RIYADH: Bahrain this week jailed a freelance photographer for 10 years and stripped him of his nationality after convicting him of terrorism, the media rights group Reporters sans Frontiers said yesterday. Sayed Ahmed Al-Mousawi was accused of giving mobile phone SIM cards to demonstrators and taking photographs of anti-government protests, RSF reported. A report on Bahrain News Agency late on Monday quoted Prosecution Advocate General Ahmed Al-Hammadi as saying the High Court had sentenced three defendants to 15 years in prison and three to 10 years for setting up and joining a terrorist cell. None of those sentenced were named and it was not clear if Mousawi was among them.
It quoted him as saying they had trained to make explosives, conducted illegal rallies, possessed petrol bombs, committed forgery for the purpose of terrorism and attempted murder in 2013 and 2014. The island kingdom, which hosts the US Fifth Fleet in the Gulf, has experienced sporadic unrest since mass protests in 2011 led by majority Shiites demanding reforms and a bigger role in government.
The government denies opposition charges it discriminates against Shiites and says the opposition has a sectarian agenda and is backed by Shiite power Iran, a charge Tehran and Shiite groups deny. In a separate case reviewed by the same court, a judge sentenced 16 defendants to 15 years in prison and three others to 10 years, BNA quoted Hammadi as saying. On Nov 16, Bahrain jailed 12 people and revoked their citizenship for carrying out bomb attacks on police in 2013 and 2014, it said.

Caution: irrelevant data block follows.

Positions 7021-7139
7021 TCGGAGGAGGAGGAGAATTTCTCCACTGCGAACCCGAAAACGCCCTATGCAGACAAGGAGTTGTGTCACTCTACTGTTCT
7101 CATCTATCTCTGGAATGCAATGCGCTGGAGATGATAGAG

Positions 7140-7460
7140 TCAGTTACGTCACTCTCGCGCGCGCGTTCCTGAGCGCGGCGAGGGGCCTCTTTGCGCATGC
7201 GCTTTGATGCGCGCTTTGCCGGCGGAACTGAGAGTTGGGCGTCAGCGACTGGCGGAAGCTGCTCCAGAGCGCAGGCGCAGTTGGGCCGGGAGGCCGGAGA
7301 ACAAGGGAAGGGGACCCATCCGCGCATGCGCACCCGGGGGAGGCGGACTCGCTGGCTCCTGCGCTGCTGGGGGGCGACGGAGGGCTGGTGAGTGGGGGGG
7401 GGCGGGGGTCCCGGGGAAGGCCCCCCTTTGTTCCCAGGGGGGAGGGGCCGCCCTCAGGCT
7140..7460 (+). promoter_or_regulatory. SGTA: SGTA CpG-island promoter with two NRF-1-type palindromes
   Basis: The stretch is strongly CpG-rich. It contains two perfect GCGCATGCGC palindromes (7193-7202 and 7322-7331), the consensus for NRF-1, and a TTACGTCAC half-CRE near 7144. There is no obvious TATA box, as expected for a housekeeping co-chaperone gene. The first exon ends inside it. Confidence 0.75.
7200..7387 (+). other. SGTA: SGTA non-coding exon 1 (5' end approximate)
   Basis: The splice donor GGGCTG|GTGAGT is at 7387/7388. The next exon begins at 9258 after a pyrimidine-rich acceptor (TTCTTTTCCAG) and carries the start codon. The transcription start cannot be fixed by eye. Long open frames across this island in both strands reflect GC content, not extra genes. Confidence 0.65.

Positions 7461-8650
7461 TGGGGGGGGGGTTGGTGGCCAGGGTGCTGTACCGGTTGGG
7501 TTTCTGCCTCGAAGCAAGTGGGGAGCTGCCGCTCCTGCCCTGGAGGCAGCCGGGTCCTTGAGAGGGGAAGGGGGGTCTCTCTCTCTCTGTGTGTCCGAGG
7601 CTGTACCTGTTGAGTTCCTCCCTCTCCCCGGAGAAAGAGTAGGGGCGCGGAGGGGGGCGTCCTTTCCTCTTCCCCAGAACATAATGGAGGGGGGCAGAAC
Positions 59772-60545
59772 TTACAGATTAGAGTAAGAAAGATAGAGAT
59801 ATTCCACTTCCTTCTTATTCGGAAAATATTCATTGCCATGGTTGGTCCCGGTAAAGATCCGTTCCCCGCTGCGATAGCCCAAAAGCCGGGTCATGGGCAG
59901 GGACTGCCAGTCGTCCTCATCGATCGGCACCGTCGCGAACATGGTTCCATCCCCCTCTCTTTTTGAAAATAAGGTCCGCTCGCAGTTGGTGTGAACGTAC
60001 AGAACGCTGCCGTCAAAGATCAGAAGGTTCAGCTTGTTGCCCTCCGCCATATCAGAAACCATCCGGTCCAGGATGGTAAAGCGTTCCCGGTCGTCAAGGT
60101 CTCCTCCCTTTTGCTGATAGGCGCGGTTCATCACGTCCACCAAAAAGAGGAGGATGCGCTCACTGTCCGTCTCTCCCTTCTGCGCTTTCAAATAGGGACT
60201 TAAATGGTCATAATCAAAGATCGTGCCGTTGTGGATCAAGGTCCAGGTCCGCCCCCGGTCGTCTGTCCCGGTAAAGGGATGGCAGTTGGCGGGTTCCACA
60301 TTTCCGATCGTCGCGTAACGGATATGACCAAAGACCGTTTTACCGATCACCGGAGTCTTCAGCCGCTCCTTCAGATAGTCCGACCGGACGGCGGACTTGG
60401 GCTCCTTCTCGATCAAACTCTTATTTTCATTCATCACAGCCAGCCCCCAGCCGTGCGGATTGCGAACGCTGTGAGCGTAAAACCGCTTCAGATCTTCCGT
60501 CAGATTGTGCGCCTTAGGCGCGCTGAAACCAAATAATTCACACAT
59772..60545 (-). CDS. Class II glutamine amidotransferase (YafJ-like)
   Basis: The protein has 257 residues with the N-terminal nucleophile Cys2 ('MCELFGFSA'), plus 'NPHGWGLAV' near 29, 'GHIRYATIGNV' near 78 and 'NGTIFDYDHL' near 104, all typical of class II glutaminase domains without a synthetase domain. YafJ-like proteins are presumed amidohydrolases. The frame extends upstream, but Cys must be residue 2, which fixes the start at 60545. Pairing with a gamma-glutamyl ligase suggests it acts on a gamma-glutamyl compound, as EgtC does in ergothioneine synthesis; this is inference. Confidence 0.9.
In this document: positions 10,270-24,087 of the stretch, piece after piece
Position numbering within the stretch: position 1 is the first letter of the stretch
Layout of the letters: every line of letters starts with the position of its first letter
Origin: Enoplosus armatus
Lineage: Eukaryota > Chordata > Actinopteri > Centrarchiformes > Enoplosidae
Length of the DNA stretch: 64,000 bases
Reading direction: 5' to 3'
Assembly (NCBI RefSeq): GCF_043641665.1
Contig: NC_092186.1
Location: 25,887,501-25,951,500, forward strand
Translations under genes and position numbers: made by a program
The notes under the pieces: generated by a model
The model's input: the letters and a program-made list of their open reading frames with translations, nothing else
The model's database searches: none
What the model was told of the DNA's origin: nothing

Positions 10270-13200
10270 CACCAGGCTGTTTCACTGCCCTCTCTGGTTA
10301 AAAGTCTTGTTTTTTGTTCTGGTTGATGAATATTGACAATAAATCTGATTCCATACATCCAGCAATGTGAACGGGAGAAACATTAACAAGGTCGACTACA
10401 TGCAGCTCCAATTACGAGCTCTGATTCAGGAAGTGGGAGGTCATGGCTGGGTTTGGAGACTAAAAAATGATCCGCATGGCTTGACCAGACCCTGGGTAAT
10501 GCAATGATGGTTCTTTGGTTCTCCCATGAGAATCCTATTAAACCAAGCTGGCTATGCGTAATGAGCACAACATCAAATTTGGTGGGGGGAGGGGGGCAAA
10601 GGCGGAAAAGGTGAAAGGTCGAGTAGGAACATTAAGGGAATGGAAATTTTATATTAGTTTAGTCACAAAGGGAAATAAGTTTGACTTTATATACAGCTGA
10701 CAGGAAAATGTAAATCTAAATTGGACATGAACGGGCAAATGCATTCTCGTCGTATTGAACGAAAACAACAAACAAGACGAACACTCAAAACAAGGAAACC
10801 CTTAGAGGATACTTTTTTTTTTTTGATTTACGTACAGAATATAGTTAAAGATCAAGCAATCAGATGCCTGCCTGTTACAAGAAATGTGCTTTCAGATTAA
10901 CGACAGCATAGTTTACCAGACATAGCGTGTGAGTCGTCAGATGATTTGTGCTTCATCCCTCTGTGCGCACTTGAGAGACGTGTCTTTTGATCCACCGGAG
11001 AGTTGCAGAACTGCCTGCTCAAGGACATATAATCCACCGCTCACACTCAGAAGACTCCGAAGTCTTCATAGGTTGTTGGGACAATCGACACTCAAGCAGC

Separately, Bahrain criticized as misleading a Human Rights Watch report accusing the kingdom’s authorities of torturing detainees during interrogation and granting security officials impunity. The report, published Monday, is “misleading, unbalanced and controversial,” said Information Minister Isa Al-Hammadi in remarks on BNA. It is “based on false information.” Bahrain has established “independent national watchdogs to probe any alleged illegal practices involving detainees, inmates or others,” said Hammadi, adding that such action is taken “seriously” by the kingdom.
“We have a clear policy of cooperation with international organizations which are willing to do so,” he said, adding that “Bahrain is no need for politicized watchdogs which work through an agenda,” apparently referring to HRW. New York-based HRW has said regulatory bodies set up after the 2011 to end torture in interrogation and detention facilities “lack independence”.
HRW spoke of cases of physical torture amid a “complete lack of accountability for the abuse of detainees”. It said it interviewed 10 detainees “who said they endured coercive interrogations” by authorities. In another statement on BNA, the government said it was “reviewing” the content of HRW’s report, “including a series of anonymous allegations it contains, and recommendations.” It urged HRW to provide the three institutions, controlled by the interior ministry and public prosecutor, “with sufficient information to enable them to conduct effective investigations.” – Agencies